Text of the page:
Wednesday, November 16, 2011
Where were you and what were you doing at eleven minutes and eleven seconds past eleven on the eleventh of November, twenty-eleven?
At that time in the morning Susan and I were with our dear friend Ariane, enjoying a delicious breakfast at the Cafe Zen in the Vancouver neighbourhood of Kitsilano. If anyone's remotely interested - which is unlikely, but I'm going to mention it anyway - I had a B.C. Benedict and coffee. Excellent, it was.
When exiting this fine eatery with bellies full, I glanced at my timepiece to see it was 11:14. When announcing the time to Susan and Ariane, something immediately dawned on us, and we all looked at each other aghast. We were instantly ashamed that, despite our best intentions to do so - we'd even discussed it the previous evening - we had forgotten at 11:00 to observe two minutes of silence in honour of the fallen of the two World Wars, and all other wars for that matter. Then again, seemingly not a single other person in the cafe had remembered either. We were to a man and woman all too busy stuffing our faces to even just for a moment stop to appreciate why we are able to do so freely. But it's not like there was any deliberate collective snub; I am certain that had an announcement been made at 11:00 by either the cafe staff or a concerned diner that it was the traditional moment for remembrance, that everyone present would have happily and respectfully complied. It's not like anyone would refuse, surely? It just didn't happen, because nobody thought about it. But the fact that it didn't, and that there was no announcement forthcoming, or probably any thoughts of one, is in itself food for thought, don't you think? What a self-obsessed and insular society we have sadly become.
Speaking of insular...
At 11:11:11 in the PM, however, Susan and I were back home in Nanaimo, watching Vincent Moon's typically intimate portrait of the world of the brilliant Danish band, Efterklang, on the DVD I had ordered months prior. (If you don't know the names Efterklang or Vincent Moon, I implore you to investigate.) The image above was taken at the exact moment in question, but you'll just have to believe me that it is indeed the movie, An Island, on the television! Fascinating, inspiring, and full of some of the most beautiful music of this young 21st century, An Island is a euphoric experience that served to powerfully amplify the single-digit uniqueness of the moment in time that occurred as we watched it.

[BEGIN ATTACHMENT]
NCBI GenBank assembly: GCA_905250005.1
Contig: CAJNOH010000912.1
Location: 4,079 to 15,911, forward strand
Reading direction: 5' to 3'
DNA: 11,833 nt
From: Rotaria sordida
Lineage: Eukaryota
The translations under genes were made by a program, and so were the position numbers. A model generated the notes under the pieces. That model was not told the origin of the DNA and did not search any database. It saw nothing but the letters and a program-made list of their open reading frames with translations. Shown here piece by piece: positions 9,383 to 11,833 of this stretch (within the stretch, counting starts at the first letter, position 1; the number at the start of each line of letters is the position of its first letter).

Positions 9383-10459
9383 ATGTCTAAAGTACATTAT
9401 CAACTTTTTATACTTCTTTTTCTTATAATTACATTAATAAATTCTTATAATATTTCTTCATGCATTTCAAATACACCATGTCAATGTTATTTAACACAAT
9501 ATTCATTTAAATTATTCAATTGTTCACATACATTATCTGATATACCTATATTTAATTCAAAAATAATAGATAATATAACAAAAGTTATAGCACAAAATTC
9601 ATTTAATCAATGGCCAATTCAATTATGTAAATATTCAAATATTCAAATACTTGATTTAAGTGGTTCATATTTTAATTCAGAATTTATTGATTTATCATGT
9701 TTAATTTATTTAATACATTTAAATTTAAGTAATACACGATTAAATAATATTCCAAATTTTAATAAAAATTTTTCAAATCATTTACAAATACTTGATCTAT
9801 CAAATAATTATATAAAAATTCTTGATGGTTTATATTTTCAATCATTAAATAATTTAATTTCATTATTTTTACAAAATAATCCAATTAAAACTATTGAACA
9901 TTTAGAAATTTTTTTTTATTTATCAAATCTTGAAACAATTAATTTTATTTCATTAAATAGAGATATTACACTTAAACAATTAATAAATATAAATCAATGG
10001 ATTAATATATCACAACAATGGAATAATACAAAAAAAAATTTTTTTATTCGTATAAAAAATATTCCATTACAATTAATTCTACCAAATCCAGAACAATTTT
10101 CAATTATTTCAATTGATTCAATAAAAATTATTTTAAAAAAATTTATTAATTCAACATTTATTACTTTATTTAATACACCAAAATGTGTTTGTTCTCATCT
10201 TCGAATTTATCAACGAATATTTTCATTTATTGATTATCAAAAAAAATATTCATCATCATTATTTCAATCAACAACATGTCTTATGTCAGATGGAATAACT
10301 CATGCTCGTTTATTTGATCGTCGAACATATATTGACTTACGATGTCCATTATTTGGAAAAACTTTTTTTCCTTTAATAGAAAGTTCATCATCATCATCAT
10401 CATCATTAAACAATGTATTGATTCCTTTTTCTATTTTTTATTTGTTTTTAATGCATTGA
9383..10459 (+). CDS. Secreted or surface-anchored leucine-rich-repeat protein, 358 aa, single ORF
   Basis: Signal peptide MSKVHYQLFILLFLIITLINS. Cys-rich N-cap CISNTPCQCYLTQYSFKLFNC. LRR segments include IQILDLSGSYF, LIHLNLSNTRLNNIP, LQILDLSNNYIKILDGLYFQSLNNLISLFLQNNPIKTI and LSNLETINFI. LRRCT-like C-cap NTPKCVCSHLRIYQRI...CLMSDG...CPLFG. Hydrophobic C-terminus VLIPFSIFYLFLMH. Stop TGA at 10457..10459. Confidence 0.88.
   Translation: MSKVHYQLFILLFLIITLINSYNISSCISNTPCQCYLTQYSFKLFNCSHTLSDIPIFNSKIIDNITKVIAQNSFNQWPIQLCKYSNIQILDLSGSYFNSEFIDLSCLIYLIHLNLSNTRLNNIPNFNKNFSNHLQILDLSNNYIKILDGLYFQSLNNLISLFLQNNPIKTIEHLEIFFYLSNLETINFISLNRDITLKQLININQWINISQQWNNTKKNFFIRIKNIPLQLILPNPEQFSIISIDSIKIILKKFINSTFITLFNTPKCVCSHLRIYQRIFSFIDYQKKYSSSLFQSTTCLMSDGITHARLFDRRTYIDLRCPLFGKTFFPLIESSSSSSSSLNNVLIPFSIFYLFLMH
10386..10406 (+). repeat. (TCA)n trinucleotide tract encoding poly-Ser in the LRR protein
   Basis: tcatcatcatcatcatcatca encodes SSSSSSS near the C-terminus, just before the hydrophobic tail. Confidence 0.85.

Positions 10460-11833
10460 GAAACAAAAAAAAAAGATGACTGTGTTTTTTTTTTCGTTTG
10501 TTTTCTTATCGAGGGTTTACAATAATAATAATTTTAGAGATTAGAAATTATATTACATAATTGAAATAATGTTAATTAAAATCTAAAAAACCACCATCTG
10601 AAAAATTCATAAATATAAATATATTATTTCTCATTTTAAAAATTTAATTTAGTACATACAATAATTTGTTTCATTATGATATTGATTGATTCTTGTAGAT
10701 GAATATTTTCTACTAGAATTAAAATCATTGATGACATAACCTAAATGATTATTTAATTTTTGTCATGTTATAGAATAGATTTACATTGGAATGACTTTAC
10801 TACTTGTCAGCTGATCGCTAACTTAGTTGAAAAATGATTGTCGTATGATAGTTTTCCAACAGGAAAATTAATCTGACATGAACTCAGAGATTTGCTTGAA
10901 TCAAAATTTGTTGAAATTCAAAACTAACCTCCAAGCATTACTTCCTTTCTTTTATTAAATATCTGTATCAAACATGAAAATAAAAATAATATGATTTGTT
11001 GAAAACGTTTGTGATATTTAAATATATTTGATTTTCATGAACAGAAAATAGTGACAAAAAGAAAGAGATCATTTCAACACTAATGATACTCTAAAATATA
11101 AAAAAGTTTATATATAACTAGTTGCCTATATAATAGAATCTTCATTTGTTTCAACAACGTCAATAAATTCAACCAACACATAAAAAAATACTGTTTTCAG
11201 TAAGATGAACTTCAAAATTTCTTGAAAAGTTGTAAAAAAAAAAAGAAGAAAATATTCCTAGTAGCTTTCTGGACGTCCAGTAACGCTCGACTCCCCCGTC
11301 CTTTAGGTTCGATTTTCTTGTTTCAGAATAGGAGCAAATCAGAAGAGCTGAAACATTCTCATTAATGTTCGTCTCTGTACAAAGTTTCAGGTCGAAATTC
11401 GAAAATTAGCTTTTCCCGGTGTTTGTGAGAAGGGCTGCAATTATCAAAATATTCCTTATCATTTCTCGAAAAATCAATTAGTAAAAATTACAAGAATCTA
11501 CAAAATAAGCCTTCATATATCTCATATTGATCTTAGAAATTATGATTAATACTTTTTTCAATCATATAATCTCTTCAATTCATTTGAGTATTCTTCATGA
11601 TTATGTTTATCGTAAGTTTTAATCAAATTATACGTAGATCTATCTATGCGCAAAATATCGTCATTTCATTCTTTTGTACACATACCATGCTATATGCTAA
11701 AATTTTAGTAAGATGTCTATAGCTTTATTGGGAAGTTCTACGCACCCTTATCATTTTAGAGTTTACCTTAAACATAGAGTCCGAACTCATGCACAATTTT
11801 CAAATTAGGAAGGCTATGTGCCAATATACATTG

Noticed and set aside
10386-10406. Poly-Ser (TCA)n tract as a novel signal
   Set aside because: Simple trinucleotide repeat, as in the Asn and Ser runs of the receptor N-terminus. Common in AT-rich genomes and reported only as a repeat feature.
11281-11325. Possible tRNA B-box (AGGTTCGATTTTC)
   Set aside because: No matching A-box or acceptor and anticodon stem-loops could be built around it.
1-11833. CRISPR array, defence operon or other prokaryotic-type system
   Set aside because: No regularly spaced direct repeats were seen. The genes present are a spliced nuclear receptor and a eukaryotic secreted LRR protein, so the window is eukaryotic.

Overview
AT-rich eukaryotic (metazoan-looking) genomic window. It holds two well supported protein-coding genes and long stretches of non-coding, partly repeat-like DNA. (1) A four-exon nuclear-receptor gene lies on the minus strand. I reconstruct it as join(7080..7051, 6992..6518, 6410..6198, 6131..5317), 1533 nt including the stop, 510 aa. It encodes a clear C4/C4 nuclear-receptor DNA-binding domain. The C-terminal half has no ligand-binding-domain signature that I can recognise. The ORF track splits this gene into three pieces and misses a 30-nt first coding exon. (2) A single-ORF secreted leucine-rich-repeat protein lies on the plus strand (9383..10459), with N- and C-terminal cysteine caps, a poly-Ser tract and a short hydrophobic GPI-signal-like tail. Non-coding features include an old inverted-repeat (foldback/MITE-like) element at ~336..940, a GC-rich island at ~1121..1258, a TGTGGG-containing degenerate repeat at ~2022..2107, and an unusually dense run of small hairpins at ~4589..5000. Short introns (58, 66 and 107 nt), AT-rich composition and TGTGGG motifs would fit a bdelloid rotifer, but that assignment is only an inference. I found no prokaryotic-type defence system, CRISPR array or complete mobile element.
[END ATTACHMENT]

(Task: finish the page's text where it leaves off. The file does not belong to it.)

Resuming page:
But to backtrack, it's weird, you know, that wherever I may be and whatever I might be doing, such an important thing as the Armistice Day two minutes silence should ever slip my mind, because November 11 is a massive date in my life. On 11/11 in 1966 I nearly lost my life when being mown down by a speeding car outside my house in Solihull Lodge, England. I broke my pelvis, left arm and three ribs. My liver split into three parts, and I have a 36-stitch abdominal scar as proof of how it was pieced back together. I suffered head injuries, had a complete blood transfusion, and was in hospital for six weeks. All in all, November 11 is not a date I should ever have forgotten the significance of, but despite the best intentions it can, and evidently does, happen to us all.